This is a silhouette you see on long oversized jackets and maxi dresses, capes, and wraps. The voluminous silhouette is the most used style in outerwear. The kaftan with many layers of fabric is an example of this silhouette.
It is very easy for the figure to be overwhelmed by the volume in this silhouette. The figure of the person is very important when considering this silhouette for a particular person.
10. Asymmetrical silhouette
This silhouette has a diagonal hemline. This effect can be achieved by varying the colours, fabrics etc other than cutting the hem of the garment in asymmetrical lines
11. Empire silhouette
This is a silhouette with a raised waistline; that is the waistline is made above the normal waistline. This dress silhouette flares out from under the chest line. This is the most suitable style for a figure with a thick waistline.
Usually the effect is achieved by making the dress in two panels, the skirt panel starting just under the chest
Read more about empire line silhouette here.
12. Egg shaped silhouette
This silhouette has a shape that is fitted in the top and bottom and loose in the middle of the figure. The tulip skirt is an example of a garment with an egg-shaped silhouette. Others are blouson tops and bubble skirts.
13. H-line silhouette
This silhouette was introduced by fashion designer Christian Dior. It is a straight silhouette with a vertical line at the waist resembling the H alphabet. Though the silhouette is straight, it is quite body fitting.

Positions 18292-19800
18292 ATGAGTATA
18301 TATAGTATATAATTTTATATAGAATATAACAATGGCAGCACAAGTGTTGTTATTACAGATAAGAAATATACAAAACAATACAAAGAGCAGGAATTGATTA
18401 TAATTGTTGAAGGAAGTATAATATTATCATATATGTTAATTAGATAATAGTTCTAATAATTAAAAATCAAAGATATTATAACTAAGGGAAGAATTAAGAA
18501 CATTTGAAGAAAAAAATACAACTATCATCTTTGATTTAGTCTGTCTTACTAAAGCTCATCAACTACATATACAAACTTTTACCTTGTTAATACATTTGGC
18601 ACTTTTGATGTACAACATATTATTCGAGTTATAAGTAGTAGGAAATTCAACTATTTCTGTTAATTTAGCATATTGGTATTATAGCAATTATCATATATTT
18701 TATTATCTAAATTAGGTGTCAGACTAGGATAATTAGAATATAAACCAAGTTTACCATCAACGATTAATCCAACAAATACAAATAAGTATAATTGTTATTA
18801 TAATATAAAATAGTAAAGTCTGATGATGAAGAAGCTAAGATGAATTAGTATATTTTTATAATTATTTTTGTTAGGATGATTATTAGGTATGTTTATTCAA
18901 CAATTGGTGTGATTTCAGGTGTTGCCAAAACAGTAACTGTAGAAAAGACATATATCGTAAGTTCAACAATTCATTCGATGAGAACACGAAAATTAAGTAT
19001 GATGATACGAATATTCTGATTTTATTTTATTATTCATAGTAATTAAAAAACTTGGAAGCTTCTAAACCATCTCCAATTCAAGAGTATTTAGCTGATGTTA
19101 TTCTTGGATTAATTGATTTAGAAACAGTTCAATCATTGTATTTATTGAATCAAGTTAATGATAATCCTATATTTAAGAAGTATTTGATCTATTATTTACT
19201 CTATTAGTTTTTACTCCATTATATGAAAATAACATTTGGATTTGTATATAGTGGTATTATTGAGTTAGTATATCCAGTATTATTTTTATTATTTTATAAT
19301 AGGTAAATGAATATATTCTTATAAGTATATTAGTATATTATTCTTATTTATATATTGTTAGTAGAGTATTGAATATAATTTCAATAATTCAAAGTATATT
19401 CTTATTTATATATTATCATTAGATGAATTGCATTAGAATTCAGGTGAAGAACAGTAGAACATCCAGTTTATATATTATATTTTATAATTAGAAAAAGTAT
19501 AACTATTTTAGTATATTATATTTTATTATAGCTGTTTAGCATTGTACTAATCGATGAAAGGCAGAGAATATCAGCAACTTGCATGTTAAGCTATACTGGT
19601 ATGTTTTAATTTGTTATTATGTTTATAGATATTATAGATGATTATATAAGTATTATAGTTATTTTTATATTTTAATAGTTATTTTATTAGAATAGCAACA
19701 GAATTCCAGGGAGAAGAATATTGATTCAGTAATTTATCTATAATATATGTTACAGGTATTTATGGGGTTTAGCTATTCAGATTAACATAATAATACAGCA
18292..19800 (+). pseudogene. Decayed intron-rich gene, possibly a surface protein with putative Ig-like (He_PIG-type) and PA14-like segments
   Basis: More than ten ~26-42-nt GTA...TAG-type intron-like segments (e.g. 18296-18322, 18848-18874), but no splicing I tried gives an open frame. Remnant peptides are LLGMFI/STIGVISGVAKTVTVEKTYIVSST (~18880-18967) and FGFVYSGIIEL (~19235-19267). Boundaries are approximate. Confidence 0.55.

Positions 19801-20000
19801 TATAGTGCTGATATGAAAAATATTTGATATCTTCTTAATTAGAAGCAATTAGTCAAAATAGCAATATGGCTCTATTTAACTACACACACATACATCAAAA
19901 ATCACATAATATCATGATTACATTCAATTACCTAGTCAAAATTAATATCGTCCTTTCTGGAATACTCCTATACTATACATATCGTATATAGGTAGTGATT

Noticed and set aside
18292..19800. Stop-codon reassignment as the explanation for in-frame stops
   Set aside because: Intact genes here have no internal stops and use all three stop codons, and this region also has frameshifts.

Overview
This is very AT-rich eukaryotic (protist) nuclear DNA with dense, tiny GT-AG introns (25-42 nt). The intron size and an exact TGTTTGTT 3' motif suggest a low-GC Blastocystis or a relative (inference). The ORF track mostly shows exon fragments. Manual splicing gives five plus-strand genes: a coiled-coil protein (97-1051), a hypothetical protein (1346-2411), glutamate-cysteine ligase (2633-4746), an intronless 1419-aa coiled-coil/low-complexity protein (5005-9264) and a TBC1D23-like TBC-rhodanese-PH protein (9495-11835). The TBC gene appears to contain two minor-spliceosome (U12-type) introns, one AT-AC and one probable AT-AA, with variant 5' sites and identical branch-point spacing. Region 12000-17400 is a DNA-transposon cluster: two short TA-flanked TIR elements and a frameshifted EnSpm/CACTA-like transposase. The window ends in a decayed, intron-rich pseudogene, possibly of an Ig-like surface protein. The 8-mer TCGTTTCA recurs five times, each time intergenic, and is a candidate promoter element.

14. Y-line silhouette
This silhouette was also introduced by Dior. This is the exact opposite of an A line silhouette. It is tight along the lower part of the body in contrast to the top part which is designed wider or flared out.
15. S-line silhouette
This is an outdated silhouette – an excessive version of the hourglass silhouette which was a result of using body contouring fountaion clothing like the corsets that thrust the bust forward and pushed out hips resulting in an S shape. The silhouette was emphasized with the help of bustles on the back of gowns
16. Droppped Waist silhouette
According to the placing of the waistline, the silhouette can change. A waistline placed way below the natural waist is a dropped waistline in fashion language. The flapper dresses popular in the 1920s sported the dropped waistlines.
A very important element that can change the way these silhouettes look is how it fits a body – there are several levels of fit – a garment can be tightly fitted, semifitted, fitted, slightly fitted, and loosely fitted. Another factor is the fabric you are using – silhouette can vary a great deal according to the type of fabric.
If you use a stiff fabric like organdy the outside line of a garment can look different than if you are using a drapey fabric like chiffon.
Related posts : Elements of fashion design; What are different clothing styles; Different types of waistlines; Different types of gowns; Different types of hemlines; Also, check out posts on designing and sewing wedding gowns & the Dress names for women.